BLACKWELL: It has been one year since 10 people were killed in a mass shooting at Top Supermarket in Buffalo. We are joined by the mayor of the city as they honor those who were lost.



BLACKWELL: Let's focus now on Russia's war on Ukraine.

President Zelenskyy is hinting that the long-anticipated summer counteroffensive will begin soon. The comments come as he is vying for support from his European partners. This morning, he met with Germany's chancellor who is promising his support for as long as it is necessary.

Just a day ago, there were the pledge from Germany for the largest military aid to date. It was worth three billion dollars.

WALKER: Inside Ukraine, Russia is hitting targets across the country. This is new video of a drone attack, a huge ball of fire there. It injured 21 people in western Ukraine.

CNN's Fred Pleitgen is in Berlin, but we begin with our Sam Kiley, who is joining us from southeastern Ukraine.

Sam, we are getting these new images of the moment a Russian war plane crashed near the Ukrainian border. What have you learned about that?

SAM KILEY, CNN SENIOR INTERNATIONAL CORRESPONDENT: So, that's a very interesting development, and it comes close on the heels, if that's not the wrong term, of the downing of a helicopter which reportedly an electronic jamming up and electronic warfare helicopter shot down, a Russian aircraft.

Now, what is interesting is that we don't yet know who, or rather how. We know that they were probably shot down by Ukrainians, although there has been some speculation inside Russia that could even been an own (INAUDIBLE) by the Russians, because it is very, very, close to the border with Ukraine, Ukraine's northern border with Russia. There have been cross bordering incursions in the past by Russian aircrafts, although they don't admit that in Kyiv.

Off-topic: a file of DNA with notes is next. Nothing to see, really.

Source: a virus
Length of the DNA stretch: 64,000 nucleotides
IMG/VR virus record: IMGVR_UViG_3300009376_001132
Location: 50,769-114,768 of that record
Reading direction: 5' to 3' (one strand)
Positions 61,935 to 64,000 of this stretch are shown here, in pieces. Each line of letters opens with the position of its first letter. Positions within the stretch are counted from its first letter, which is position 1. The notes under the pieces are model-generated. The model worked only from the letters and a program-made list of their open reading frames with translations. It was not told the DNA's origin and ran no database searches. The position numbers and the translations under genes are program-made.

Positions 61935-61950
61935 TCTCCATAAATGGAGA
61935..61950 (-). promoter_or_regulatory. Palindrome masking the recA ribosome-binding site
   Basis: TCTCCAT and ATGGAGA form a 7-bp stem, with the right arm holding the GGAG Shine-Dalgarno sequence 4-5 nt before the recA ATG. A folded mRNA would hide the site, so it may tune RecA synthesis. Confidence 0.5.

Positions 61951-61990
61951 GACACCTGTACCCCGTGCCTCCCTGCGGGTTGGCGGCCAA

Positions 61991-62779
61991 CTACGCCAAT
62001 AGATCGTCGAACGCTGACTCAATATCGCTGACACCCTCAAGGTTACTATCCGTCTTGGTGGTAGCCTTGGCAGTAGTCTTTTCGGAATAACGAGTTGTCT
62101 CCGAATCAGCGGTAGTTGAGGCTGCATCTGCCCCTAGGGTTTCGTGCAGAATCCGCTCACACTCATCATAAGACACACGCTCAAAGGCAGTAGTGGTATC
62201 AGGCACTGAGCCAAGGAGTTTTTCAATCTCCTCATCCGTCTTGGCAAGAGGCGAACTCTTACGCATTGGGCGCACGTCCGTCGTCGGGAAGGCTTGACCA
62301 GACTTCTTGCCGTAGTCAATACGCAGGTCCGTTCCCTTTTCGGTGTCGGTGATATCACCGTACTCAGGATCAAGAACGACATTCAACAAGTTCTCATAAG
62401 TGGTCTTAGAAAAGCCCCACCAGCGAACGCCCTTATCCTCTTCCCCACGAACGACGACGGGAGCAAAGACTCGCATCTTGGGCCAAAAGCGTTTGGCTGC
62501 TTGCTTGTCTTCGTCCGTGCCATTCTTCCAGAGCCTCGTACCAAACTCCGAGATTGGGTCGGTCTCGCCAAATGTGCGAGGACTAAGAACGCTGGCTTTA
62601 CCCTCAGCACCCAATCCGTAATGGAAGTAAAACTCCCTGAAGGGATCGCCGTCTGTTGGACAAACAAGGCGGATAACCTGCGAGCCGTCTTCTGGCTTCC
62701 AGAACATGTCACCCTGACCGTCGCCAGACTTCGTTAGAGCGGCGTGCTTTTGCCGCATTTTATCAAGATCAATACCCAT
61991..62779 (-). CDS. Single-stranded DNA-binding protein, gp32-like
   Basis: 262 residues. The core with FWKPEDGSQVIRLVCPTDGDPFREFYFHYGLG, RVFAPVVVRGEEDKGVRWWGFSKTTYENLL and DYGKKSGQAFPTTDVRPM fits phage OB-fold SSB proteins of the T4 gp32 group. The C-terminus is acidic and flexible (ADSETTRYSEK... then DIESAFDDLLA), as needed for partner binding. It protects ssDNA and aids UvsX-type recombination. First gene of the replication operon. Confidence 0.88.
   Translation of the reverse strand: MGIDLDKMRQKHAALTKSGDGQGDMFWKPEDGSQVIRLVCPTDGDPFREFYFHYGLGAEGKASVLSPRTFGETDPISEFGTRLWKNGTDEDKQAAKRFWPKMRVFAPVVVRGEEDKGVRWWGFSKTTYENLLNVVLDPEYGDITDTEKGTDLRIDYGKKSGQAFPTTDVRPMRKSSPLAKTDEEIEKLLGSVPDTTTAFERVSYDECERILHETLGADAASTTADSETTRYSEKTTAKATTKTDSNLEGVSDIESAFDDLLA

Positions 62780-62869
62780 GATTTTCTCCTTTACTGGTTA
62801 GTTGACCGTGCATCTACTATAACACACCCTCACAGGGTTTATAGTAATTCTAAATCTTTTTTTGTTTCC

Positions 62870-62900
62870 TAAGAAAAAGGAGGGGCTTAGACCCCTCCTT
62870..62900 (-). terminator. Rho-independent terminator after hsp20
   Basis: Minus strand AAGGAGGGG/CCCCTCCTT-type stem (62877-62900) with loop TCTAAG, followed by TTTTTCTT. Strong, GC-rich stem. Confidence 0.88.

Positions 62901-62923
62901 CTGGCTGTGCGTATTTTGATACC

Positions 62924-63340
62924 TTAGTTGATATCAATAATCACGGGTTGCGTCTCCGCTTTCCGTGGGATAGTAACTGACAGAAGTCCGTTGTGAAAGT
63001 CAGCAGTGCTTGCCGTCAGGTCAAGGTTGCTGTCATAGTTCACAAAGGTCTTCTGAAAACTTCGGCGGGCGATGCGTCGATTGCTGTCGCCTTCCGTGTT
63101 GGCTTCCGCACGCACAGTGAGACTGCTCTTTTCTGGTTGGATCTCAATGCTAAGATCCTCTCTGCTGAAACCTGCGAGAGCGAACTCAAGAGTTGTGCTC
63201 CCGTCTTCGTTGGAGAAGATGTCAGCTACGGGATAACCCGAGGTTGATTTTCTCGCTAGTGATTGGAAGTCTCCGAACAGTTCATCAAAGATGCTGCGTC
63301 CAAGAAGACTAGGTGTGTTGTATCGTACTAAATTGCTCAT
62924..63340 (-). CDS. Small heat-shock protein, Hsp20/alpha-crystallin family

But it's a significant development not least because once again, there is very angry criticism of the Russian military hierarchy from military bloggers and other commentators inside Russia who, in the, most we wouldn't have dared raise their voices against the administration that is prosecuting their war.

If you combine that what we've seen where around Bakhmut, where, again the Ukrainians have enjoyed some success in a recent localized counteroffensive there.


Again, you've seen the mercenary leader, Prigozhin, blaming the Kremlin and their leadership for the failures there. This is all just what the Ukrainians want to see ahead of what they hope to be able to do, which is launch a major offensive sometime in the summer. President Zelenskyy said, soon.

BLACKWELL: Fred, back to you now. President Zelenskyy's tour of Europe, yesterday in Rome, today in Berlin. What is he hoping to get out of these meetings?

FREDERIK PLEITGEN, CNN SENIOR INTERNATIONAL CORRESPONDENT: Well, weapons, first and foremost, Victor. And that is certainly something that appears to be happening. One of the things that was said was that Volodymyr Zelenskyy did, in fact, say that he said that the offensive should begin soon. He also said, what a lot of people said was very interesting in a press conference that I attended, that he believes the Ukrainians could end the war by the end of this year. That, of course, is something that a lot of people would like to see happen, the Ukrainians, of, course first and foremost, with the victory of themselves. And for, that they obviously need a lot of these western weapons.